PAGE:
All truth, all beauty, all healthiness and fullness comes from God. So the study of anything good and true leads to God. We individually study different good and true things, in different ways. But for each of us to come into his or her own, we each must study. To fully realize our potential, we must exercise and apply our minds in a humble, dutiful, disciplined, and focused manner.

Why? In Dante’s Inferno, the first thing that the poet’s guide says about the damned is: “They have lost the good of the intellect.” Heaven involves knowing The Truth fully, and resting in His utterly clear light. Hell involves losing the truth altogether and falling into the darkness of utter confusion.

God commands us to study. We can disobey, and go wrong, in two ways.

1. Because study requires strenuous mental effort, our lazy bodies rebel. It’s easier to doze than to read. It’s easier to eat dessert than to do experiments. It’s easier just to conform my shallow thinking to the same lame ideas that everyone else has, rather than seek wise counsel, engage in debate, and carefully form solid opinions of my very own.

Which Christian heroes do we most admire? The martyrs, of course. The martyrs throughout the ages have made it their business to seek the truth about God and to adhere to that truth with a deep certainty. A martyr’s well-studied conviction makes him or her fearless of death.

That’s what Mary did at Jesus’ feet: She courageously sought the truth about God. The truth to which she could cling with unswerving courage, deepening her knowledge by prayer and meditation.

So the first way we can go wrong in the exercising of our minds: failing to exercise them. Intellectual indolence. Becoming conformist mental couch potatoes. Cowards in the face of the difficulties involved in acquiring solid knowledge.

2. But there’s a second, equally dangerous trap. Namely: undisciplined, fruitless, shallow study—also known as empty curiosity. Minds running after trifles, fake news, or presumptuous over-statements.

Mary sat at Jesus’ feet to learn sublime wisdom. Grasping Jesus’ words required humble concentration. Because she did not hear idle gossip. She did not hear silly vignettes or sweet little romances. The Sermon on the Mount contains the most important wisdom ever imparted to mankind. But reading it isn’t exactly ‘entertaining.’ The gospels are no comic books.

Nor does it fall to us human creatures to study and learn everything. Mary never imagined, as she sat at Jesus’ feet, that she could learn things beyond the scope of her limited mind. We human beings take the most-important things on faith. We have great minds–compared to squirrels. But compared to God and His angels, even the greatest human geniuses know practically nothing.

Now, school kids of course think of summertime as a welcome respite from the rigors of study. But we adults cherish these months as an opportunity to follow Mary to the feet of the Christ. To put aside some of our usual workaday cares, sit quietly, and apply our minds to the truths that are worth living and dying for.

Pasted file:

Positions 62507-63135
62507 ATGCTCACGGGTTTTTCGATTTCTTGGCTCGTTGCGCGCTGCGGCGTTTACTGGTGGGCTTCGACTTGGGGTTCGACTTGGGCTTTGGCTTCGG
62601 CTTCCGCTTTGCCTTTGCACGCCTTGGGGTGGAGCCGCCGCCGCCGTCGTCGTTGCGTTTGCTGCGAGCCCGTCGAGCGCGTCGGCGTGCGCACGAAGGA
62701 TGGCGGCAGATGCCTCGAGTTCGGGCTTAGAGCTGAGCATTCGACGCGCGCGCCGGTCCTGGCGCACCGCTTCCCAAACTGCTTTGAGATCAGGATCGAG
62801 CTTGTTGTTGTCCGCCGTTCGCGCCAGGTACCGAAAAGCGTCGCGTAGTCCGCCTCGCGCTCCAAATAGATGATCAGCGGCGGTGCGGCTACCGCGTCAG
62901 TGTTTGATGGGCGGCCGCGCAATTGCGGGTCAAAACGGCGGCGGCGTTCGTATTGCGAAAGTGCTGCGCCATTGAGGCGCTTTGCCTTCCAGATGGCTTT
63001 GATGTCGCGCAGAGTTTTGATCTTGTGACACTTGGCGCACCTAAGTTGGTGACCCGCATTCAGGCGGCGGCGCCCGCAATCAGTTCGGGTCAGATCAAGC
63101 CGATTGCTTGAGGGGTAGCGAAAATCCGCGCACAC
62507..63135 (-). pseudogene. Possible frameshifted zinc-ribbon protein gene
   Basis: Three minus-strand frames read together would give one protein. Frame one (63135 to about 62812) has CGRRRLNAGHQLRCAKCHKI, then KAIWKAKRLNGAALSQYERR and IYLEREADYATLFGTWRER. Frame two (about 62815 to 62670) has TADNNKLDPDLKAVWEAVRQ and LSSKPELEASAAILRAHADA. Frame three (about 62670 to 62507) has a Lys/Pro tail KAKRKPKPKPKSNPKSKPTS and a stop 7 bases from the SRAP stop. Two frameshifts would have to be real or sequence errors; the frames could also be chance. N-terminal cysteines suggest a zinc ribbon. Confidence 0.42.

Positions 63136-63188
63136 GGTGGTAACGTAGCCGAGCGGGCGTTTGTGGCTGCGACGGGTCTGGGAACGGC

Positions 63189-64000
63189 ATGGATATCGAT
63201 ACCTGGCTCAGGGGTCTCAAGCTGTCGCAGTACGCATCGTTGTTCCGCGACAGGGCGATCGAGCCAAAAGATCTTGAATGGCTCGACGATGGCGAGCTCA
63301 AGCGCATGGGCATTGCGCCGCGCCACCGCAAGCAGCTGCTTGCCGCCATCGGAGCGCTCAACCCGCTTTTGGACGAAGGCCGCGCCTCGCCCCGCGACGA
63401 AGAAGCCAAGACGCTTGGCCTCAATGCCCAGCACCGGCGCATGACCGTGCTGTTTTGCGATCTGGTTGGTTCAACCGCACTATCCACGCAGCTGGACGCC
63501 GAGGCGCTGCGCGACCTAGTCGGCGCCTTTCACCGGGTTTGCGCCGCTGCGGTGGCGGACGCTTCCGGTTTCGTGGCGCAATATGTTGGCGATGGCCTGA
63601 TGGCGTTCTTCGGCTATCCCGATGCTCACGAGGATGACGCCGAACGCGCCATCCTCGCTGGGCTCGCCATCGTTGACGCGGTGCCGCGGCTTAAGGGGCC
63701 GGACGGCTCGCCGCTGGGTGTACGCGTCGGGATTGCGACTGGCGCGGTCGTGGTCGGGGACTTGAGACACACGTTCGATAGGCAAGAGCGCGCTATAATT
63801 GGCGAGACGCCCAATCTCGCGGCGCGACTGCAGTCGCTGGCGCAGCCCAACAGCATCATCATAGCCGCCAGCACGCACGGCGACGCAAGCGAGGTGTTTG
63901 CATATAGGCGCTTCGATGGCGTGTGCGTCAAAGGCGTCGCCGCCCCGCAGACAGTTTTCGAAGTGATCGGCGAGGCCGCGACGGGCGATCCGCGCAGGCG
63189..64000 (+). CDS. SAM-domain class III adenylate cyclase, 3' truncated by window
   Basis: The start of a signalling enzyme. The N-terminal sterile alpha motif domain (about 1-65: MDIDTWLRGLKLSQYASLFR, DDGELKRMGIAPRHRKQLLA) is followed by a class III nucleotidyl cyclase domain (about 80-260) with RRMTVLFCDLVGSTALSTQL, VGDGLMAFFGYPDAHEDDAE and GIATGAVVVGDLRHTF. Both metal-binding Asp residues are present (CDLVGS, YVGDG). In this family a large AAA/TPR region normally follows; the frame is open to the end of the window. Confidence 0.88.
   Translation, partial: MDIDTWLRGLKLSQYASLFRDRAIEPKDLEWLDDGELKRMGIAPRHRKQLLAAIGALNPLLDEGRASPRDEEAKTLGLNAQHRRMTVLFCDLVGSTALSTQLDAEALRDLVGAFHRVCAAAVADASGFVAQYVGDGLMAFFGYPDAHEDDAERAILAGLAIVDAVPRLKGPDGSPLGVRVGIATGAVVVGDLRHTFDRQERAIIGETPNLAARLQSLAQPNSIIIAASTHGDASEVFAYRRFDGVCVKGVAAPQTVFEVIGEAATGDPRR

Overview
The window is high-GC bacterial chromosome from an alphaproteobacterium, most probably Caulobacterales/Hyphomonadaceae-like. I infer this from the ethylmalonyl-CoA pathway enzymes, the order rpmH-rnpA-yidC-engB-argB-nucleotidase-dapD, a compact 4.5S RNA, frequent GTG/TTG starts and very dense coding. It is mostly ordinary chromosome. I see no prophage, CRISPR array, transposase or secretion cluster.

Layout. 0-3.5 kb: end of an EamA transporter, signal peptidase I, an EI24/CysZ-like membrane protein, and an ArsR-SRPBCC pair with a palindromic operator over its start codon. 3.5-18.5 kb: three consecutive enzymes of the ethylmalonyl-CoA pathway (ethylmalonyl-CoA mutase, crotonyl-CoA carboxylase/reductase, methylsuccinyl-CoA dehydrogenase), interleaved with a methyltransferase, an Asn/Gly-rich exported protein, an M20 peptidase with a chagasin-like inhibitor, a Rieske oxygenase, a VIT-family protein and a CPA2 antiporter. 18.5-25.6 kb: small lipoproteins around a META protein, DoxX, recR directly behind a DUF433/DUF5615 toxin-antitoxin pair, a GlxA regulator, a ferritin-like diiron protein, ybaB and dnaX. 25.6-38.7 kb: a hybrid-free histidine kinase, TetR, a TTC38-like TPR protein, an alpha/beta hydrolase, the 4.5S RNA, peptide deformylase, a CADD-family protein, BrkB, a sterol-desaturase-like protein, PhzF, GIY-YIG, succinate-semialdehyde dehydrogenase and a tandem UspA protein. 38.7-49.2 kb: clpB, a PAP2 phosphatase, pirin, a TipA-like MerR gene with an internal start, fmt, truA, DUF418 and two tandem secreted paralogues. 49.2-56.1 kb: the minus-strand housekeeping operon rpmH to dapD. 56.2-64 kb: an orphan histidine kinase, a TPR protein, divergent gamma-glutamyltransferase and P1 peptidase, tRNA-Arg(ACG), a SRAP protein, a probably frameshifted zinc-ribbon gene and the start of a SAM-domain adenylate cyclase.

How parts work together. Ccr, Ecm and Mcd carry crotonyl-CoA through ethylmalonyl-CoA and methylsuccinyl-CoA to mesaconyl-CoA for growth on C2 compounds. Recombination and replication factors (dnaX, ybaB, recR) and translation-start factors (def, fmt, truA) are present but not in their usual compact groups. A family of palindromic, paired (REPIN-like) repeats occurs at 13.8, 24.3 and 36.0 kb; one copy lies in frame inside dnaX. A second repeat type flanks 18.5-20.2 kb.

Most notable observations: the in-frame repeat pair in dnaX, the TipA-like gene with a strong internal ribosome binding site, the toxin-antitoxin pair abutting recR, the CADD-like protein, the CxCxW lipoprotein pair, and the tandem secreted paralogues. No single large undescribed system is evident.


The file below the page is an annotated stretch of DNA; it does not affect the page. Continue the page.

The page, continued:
Sabbath, Passover, Mass


Christ reigns over the sabbath day. We keep the sabbath by celebrating Holy Mass, the Passover of Christ.

The ancient Israelites languished in slavery in Egypt. God had compassion on them. He liberated them through the Passover. They marked their doorposts with the blood of the unblemished lamb. They celebrated the feast with their loins girt, sandals on their feet—because the strife of that night would not end with death for them, but rather: freedom.

Holy Mass holds all this drama in its mystery, of course—and more. At the altar, we can rest in the Lord Jesus’ triumph, in His priesthood, in His undying life.

All we need is faith, faith in the whole beautiful unfolding of heaven that God has done, with the Holy Mass of Christ crucified right at the center.

West-Virginia Audit

Gordon Gekko

With impressive boldness, lay people in West Virginia have banded together and won a promise from Archbishop Lori. Lay Catholic Voices for Change threatened to withhold donations until an independent auditor checked the diocese’s books. Lori promised that such an audit will occur, with a report to be published for everyone to read.

Of course, the Archbishop currently sits on another, more important report. The findings of the investigation into former-bishop Michael Bransfield’s free spending and sexual harassment of seminarians and young priests. Lori has insisted that he will not, cannot publish that one.

And, of course, Archbishop Lori, in his letter making his promise, clearly explains how he never could possibly have done anything about this before now, and how he himself makes an honest living, and lives in a reasonable domicile, and meets with committees even when he’s tired, etc…

…Dear reader, you ask: Why so obsessed with West Virginia, Father Mark? To the point where you lose your temper and fling around bad words?

1. It’s our sister church, united with us by two centuries of intertwined history.

2. It could have been us. Richmond.